Ashley Parker is a PDK Emerging leader (2012-13) and a literacy expert who teaches literacy coaches. She is pursuing a Ph.D. at Southern Methodist University in Dallas.
Mississippi is known for presenting tough challenges to educators, but through the Center for Excellence in Literacy Instruction you witnessed some real successes in literacy.
While there were tremendous challenges to tackle, working in my beloved Mississippi Delta — one of the most poverty-stricken areas in America — was a life-changing opportunity. I was able to witness firsthand the power of hope and the importance of diligence. Job-embedded professional development and individualized instructional support were game changers for teachers who initially had little confidence in their potential for success. The Center for Excellence in Literacy Instruction didn’t provide a miracle cure or quick fix; we diligently supported teachers in their efforts to use research-driven strategies and student data to make better instructional decisions, differentiate instruction appropriately, and to believe in themselves and their students.
Modeling instructional techniques, creating literacy workstations, providing meaningful feedback related to observations and lesson plans, celebrating success (great and small), all while being positive, honest, and transparent — all of these components made for a successful partnership, which had a tremendous impact on the academic outcomes of children. (Editor’s note: Parker and her colleagues, Angela S. Rutherford, and Tamara Hillmer, wrote about their work in “Overcoming the education challenge of poverty in the Mississippi Delta,” Phi Delta Kappan, 93 (3), pp. 40-43.)
Being a literacy expert, do you worry that our digitally driven society is having a negative effect on children’s reading and writing development?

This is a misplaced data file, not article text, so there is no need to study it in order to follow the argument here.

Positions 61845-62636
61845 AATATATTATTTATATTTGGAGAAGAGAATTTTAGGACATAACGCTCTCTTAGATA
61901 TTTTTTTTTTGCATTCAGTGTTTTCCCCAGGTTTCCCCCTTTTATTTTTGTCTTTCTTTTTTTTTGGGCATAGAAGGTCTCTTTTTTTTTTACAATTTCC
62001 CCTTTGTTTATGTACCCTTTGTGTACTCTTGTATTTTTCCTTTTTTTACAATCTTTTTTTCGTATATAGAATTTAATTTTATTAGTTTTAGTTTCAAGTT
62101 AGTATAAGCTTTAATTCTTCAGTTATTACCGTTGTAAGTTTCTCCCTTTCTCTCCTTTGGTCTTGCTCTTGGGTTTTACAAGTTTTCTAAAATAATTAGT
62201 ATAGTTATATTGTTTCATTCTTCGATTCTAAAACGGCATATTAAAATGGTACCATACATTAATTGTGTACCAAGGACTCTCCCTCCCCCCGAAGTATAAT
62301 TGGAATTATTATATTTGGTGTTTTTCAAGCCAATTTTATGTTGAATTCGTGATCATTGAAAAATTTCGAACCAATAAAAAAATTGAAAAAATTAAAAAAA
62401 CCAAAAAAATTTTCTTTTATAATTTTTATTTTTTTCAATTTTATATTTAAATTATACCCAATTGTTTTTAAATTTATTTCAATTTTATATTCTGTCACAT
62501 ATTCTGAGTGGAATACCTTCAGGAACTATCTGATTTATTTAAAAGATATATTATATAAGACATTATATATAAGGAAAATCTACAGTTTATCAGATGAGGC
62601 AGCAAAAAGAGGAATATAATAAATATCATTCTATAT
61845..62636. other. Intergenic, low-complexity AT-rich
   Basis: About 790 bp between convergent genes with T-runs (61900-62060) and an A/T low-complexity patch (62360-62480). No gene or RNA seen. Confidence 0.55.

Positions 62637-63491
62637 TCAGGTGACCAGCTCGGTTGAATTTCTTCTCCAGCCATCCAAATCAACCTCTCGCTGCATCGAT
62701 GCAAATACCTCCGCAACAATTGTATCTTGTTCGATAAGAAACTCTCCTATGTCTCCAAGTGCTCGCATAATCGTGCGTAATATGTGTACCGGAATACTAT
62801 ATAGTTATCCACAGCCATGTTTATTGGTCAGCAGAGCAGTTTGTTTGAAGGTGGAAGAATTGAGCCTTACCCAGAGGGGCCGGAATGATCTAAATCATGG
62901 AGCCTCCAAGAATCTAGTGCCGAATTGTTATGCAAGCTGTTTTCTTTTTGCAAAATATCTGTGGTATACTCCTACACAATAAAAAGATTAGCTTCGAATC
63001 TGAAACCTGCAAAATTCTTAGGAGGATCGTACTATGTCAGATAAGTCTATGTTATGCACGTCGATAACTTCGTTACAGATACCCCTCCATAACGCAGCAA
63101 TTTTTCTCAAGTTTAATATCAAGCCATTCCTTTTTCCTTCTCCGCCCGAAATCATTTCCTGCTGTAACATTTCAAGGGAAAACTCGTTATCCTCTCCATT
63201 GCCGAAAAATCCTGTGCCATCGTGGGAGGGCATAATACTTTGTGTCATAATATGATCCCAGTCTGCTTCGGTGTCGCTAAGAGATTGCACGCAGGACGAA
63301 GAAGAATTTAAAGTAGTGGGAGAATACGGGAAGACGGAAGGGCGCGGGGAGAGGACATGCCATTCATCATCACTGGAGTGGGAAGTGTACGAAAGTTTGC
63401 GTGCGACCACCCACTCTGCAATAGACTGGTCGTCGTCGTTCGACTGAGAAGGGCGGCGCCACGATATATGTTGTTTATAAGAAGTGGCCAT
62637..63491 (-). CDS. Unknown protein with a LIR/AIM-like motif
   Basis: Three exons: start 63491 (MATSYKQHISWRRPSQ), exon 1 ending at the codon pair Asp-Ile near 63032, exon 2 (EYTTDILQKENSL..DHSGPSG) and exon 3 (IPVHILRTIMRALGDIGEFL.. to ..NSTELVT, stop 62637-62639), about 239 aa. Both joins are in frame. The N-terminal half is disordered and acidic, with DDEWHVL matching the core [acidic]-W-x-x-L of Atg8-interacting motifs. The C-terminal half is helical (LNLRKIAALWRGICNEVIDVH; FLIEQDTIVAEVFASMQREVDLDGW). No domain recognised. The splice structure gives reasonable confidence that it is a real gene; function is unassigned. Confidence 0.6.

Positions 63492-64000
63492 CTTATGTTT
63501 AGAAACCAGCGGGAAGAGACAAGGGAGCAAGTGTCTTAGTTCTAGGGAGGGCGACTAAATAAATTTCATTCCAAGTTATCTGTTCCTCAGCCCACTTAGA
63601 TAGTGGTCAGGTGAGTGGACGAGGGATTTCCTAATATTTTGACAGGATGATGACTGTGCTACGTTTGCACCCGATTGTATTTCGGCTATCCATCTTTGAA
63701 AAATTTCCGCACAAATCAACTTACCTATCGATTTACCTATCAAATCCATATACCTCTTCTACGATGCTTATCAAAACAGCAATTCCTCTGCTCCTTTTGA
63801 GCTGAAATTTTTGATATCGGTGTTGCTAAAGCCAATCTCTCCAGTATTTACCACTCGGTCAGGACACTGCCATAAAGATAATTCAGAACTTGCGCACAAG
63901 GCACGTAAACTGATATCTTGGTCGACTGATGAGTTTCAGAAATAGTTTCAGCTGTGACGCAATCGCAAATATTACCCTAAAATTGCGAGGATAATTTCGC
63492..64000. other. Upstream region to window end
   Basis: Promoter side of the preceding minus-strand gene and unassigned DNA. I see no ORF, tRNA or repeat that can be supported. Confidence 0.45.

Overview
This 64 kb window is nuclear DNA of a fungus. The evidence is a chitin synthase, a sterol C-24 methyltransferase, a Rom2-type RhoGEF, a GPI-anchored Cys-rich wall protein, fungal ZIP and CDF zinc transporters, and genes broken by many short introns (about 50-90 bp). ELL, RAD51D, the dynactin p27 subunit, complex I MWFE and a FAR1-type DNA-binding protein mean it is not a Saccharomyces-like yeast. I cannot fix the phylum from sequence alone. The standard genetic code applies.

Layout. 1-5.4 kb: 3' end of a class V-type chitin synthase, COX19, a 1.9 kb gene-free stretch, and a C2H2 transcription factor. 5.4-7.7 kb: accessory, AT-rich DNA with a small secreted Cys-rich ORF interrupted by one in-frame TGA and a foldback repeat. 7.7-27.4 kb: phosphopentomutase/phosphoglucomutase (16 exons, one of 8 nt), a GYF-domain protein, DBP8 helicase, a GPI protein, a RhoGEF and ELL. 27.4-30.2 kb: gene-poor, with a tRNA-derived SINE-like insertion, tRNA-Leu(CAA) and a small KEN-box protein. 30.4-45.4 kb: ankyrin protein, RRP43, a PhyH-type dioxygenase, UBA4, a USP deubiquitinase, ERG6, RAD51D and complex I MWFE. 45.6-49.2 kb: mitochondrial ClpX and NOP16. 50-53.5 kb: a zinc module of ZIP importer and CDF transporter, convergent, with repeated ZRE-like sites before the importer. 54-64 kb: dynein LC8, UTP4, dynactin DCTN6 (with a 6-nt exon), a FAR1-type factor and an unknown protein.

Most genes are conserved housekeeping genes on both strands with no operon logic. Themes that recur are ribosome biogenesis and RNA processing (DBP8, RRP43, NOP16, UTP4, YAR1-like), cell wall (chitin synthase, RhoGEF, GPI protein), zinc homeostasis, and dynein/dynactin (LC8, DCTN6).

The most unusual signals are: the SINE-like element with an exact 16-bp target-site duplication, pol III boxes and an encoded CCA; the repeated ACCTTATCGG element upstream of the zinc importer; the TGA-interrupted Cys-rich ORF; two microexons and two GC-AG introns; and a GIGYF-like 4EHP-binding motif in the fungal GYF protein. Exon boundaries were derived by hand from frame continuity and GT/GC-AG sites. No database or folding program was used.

The digital world has given children more access to text and more opportunities to write than previous generations. To me, the negative effect is that technology is becoming a toy instead of a tool. We’re all responsible for teaching children how to be critical consumers of what they read and to use proper academic English when writing to communicate. There is much to be gained from using digital resources and technology, however teachers and parents must not forego critical instruction on how these devices should be used.
When “evidence-based education” is more than a slogan, what does it look like and do?
Evidence-based education should not be viewed as simply another fad or buzzword. Evidence-based education empowers teachers to use instructional techniques and programs that are grounded in research, combined with their professional knowledge and experience to better meet the needs of students. When you’re in a school that believes in evidence-based education, you see teachers who continually monitor student progress and use evidence in the form of data to inform instructional decisions. You see principals who provide opportunities for teachers to collaborate and discuss data and seek to bring research-driven resources into staff meetings and professional learning settings. You see students who are engaged and motivated because they know and understand their goals for learning. Evidence-based education is a platform to elevate the opportunities for successful academic outcomes and our profession should rise to the occasion. No longer is it acceptable to rest on tradition and experience alone — research is powerful when one has the tools to critique and use it.
— Greg Patterson